Davidson

Mooresville residents lined up to speak at a Mooresville public hearing June 5 about the mixed-used development.
Town of Mooresville video

Development is booming again in the Lake Norman area. The recession that began in 2008 killed or delayed many projects. But now, new projects are going up from Huntersville to Mooresville. Some residents don't like it - and they're using social media and protests to pressure local officials. Votes are planned this week on two such developments - Monday night in Mooresville and Tuesday night in Davidson. WFAE host Mark Rumsey talked with reporter David Boraks, who has been following the projects.

A worker mows Tim Mascara's lawn on Sloan Street in Davidson. Workers wet the grass and wore protective gear because of concern over asbestos.
Courtesy of Tim Mascara

There was a strange sight in Davidson a few weeks ago – workers in white suits mowing lawns. It’s part of a $3 million asbestos cleanup by the U.S. Environmental Protection Agency at about 20 homes and other properties around an old mill.

Workers cut down trees and shrubs then installed a plastic liner, soil and a fiber mat cover on this slope near the former Carolina Asbestos plant in Davidson. Last fall, environmental officials found asbestos running off from the hill.
David Boraks / WFAE

Contractors have finished installing a plastic liner, fresh earth and a fiber mat over an asbestos site at the Metrolina Warehouse near downtown Davidson. Last fall, runoff was discovered flowing from a slope behind the old mill, at 301 Depot St.  in Davidson.

Green "filter socks" are designed to control runoff behind the old Carolina Asbestos plant in Davidson.  The trees will be removed and the hill full of asbestos covered starting next week.
David Boraks / WFAE

Updated Friday, Jan. 27, 2017
Despite the Trump administration's freeze on new Environmental Protection Agency contracts, a federal cleanup of asbestos found at homes in Davidson remains on track. In addition, state officials say work will start next week to cap asbestos that spilled near an old factory in the neighborhood. 

The Metrolina Warehouse in Davidson was an asbestos factory from 1930 to 1960.  A developer wants to tear it down and build apartments.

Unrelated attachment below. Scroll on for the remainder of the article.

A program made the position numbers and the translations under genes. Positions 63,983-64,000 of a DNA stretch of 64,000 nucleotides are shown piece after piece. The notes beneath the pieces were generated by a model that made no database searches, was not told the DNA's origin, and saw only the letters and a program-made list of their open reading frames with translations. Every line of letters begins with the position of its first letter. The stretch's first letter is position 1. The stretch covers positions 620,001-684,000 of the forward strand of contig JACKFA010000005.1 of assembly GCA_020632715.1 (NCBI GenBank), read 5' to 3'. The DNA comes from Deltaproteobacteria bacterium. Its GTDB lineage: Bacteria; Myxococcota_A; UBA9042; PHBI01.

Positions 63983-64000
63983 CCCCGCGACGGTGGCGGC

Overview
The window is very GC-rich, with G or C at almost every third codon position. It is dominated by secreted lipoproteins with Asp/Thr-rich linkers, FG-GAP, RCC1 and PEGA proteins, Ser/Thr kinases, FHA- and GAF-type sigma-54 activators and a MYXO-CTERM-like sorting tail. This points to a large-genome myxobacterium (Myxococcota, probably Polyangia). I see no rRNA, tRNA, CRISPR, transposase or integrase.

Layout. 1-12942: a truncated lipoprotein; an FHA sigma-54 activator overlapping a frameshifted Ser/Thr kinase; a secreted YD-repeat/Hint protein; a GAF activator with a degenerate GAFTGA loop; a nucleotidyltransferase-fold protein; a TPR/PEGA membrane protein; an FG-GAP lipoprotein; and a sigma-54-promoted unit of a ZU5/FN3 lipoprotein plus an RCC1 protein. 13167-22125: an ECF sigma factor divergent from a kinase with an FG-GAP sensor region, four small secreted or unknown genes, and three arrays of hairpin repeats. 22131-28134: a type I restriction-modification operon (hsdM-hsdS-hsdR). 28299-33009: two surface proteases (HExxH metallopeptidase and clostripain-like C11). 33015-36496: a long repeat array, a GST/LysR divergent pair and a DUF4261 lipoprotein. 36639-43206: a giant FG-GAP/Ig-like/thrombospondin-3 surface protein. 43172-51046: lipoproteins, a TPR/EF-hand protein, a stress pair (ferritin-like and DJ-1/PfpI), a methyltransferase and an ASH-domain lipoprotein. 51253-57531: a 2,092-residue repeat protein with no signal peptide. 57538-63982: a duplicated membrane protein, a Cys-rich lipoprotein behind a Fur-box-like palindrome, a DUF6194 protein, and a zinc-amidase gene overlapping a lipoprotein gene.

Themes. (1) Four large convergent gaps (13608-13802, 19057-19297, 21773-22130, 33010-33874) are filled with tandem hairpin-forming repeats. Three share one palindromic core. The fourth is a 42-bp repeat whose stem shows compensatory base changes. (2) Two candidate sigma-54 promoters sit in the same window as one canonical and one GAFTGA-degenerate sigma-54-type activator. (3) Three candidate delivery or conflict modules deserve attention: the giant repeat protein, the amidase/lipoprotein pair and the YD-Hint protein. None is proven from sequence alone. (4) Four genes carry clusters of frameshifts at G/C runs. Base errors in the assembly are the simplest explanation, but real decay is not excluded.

David Boraks / WFAE

A plan to redevelop an old mill in downtown Davidson has led to the discovery - or re-discovery - of disease-causing asbestos on the site and around the neighborhood. As officials figure out how to clean it up, historical fears and concerns have surfaced as well.

David Boraks / WFAE

Alternative fuel vehicles are showing up more often on the roads these days, as some drivers look for eco-friendly ways to get around. Hybrids and electric cars are fast enough for the highway. But what if you want something simpler? I recently had a chance to test drive an ELF - an electric assisted bicycle made here in North Carolina.

In Huntersville, challenger John Aneralla easily unseated four-term Mayor Jill Swain after an unusually

combative election campaign, winning 59 percent of the vote.  Voters there also added three new members to the six-member Town Board, unseating incumbents Sarah McAulay and Jeff Neely.

Tasnim Shamma

  A teacher at Davidson Elementary school conducted an experiment late last year.  She gave her students exercise balls to sit on, instead of chairs. WFAE paid her classroom a visit then. A year later, it’s no longer an experiment. It’s become a way of sitting at the school, or rather, bouncing. 


Mark Rumsey / WFAE

At first glance, Davidson looks like one of those quaint, picturesque towns fit for a postcard.
So a homeless man sleeping on a bench outside a church immediately stands out.
Look a little closer, and you may realize it’s a sculpture of Jesus. Yes, a Homeless Jesus.
The sculpture has sparked a lot of debate since it was installed a week ago.
It’s also received national and even international attention.

Tasnim Shamma

Take a group of kindergartners and first graders and let them bounce on exercise balls all day instead of asking them to sit still in their chairs.

Sounds crazy, right? Well, it’s happening at Davidson Elementary. 


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